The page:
At the end of one of those stories, a dozen or so books ago, there’s a sentence that may be the best single thing she ever wrote, and it offers something like a key to her entire career: “People’s lives, in Jubilee as elsewhere, were dull, simple, amazing and unfathomable — deep caves paved with kitchen linoleum.” In Dear Life, Munro, equipped with a head-lamp the likes of which we may never see again, continues to explore.

A Beginner’s Guide to Alice Munro

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This November, Knopf recently announced, Alice Munro will publish Dear Life: Stories, her 13th book of shorts and second since her announced “retirement” in 2006. For Alice Munro fanatics — a group in which I proudly include myself — this is, of course, wonderful news. It’s also an excuse, as if we needed one, to revisit her previous work, and to push her books on the world’s non-Munroviacs.

Considering which of Alice Munro’s stories to read can feel something like considering what to eat from an enormous box of chocolates. There are an overwhelming number of choices, many of which have disconcertingly similar appearances — and, while you’re very likely to choose something delicious, there is the slight but real possibility of finding yourself stuck with, say, raspberry ganache.

Herewith, a partial guide:

The Munro book to read if you’re only willing to read one: Selected Stories

The Munro book to read if you’re only willing to read one but don’t like the idea of reading a literary greatest hits album: The Beggar Maid. Published in 1977, The Beggar Maid is as close as Munro has ever come to writing a novel, but it actually does a better job than just about any novel I know of getting an entire, living human being onto the page. The book follows a woman named Rose all the way from her early childhood to her middle age, and never feels stretched. It’s an extraordinarily high-grade steak that just happens to be served in slices.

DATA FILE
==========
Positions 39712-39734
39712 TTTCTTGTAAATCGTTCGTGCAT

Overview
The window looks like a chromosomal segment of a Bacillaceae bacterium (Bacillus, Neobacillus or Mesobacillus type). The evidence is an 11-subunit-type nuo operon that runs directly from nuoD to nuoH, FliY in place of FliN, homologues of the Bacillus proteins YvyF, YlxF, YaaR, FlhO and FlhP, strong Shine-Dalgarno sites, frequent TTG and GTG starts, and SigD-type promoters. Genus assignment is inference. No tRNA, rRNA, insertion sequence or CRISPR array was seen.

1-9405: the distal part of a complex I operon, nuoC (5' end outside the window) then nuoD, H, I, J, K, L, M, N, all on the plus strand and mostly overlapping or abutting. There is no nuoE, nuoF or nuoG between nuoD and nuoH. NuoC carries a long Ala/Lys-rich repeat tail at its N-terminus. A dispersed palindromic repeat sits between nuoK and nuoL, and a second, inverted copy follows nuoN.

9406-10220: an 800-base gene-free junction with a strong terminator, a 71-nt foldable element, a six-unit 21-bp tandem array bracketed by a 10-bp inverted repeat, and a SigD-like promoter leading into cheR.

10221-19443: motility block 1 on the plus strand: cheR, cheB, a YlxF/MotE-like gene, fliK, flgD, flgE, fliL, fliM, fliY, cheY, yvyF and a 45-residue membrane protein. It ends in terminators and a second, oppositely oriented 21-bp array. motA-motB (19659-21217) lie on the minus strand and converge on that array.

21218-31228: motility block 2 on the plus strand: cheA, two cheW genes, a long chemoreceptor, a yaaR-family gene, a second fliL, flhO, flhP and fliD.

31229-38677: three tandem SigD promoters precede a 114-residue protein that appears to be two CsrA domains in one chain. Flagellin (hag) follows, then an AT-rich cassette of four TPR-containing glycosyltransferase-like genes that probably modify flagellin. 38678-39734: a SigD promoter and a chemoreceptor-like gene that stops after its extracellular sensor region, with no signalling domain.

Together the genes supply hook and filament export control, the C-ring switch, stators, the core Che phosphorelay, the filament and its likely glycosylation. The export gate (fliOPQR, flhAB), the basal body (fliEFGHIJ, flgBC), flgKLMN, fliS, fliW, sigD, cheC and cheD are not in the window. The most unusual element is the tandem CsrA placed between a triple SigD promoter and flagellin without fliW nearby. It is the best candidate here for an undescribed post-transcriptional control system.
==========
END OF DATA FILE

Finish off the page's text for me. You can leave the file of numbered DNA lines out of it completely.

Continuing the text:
Best story, in the category of autobiographical-seeming stories about love: “Bardon Bus,” which contains some of the most convincingly rendered emotional agony I’ve ever read.

Best story, in the category of historical drama: “A Wilderness Station,” which should, with its many voices and bizarre, dramatic happenings, put to rest any notion of Munro as a predictable dispenser of affair/epiphany-type fiction.

Best story, all categories: “The Beggar Maid,” which showcases, among other things, her remarkable deftness in telling stories that leap around in time.

Story featuring most implausible twist: “Tricks.” A woman falls in love with a man, meets him again and is puzzled by his coldness. Turns out, the cold one was an identical twin. She acknowledges the silliness within the story, but still.

Stories featuring drownings or near-drownings: “Miles City, Montana,” “Changes and Ceremonies,” “Gravel,” “Walking on Water,” “Love of a Good Woman,” “Pictures of the Ice,” “Child’s Play.”

Stories featuring murders or near-murders: “Open Secrets,” “Fits,” “Dimension,” “Free Radicals.”

Story whose plot, after three or four readings, I’m still not sure I understand: “Open Secrets.”

Most depressing story that will somehow leave you uplifted: “Dulse,” in which a woman spends a few days thinking gloomy thoughts in New Brunswick in the wake of a devastating breakup. The brilliant little breakfast scene with the Willa-Cather-obsessed man is a joy.

Most uplifting story that will somehow leave you depressed: “The Turkey Season,” in which the narrator cheerfully remembers the winter she spent working in a turkey barn. A sense of never-quite-resolved unease hovers over this story like a snowstorm.

Authors to read once you’ve finally gotten your fill of Munro: William Maxwell (who’s Munro’s favorite writer), Eudora Welty (whose story, “A Worn Path,” Munro has called the most perfect story ever written), and George Saunders (whose stories, despite very much not being set in rural Canada, are as moving and smart and humane as Munro’s).


Lives of Girls and Women: “Changes and Ceremonies”

Something I’ve Been Meaning to Tell You: “Walking on Water”

The Progress of Love: “Miles City, Montana,” “Fits”

Friend of My Youth: “Pictures of the Ice”

Open Secrets: “A Wilderness Station,” “Open Secrets”

Love of a Good Woman: “Love of a Good Woman”

The Moons of Jupiter: “Turkey Season,” “Bardon Bus”

Runaway: “Tricks”

Too Much Happiness: “Free Radicals,” “Dimension,” “Child’s Play”

A Year in Reading: Ben Dolnick

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Ben Dolnick is the author of Zoology. He lives in Brooklyn with his fiancee and their dog, and is currently at work on a second book.This has been the year of short books for me. I’ve found my concentration running aground on long ones – even great long ones (Independent People, War and Peace, The Man Who Loved Children) – and so I’ve gravitated toward books of two-hundred or even fewer pages. The best have been the novels of Penelope Fitzgerald. In the past few months I’ve read The Gate of Angels, The Bookshop, Innocence and The Beginning of Spring, and each one is a ruthlessly efficient little miracle. Her books are full of characters who reliably say the wrong thing at precisely the wrong moment, who think only of themselves, who fail and fail again – and yet they’re warm, funny, and somehow even cheering. I’ve got the rest of her novels stacked up on my bedside table.More from A Year in Reading 2007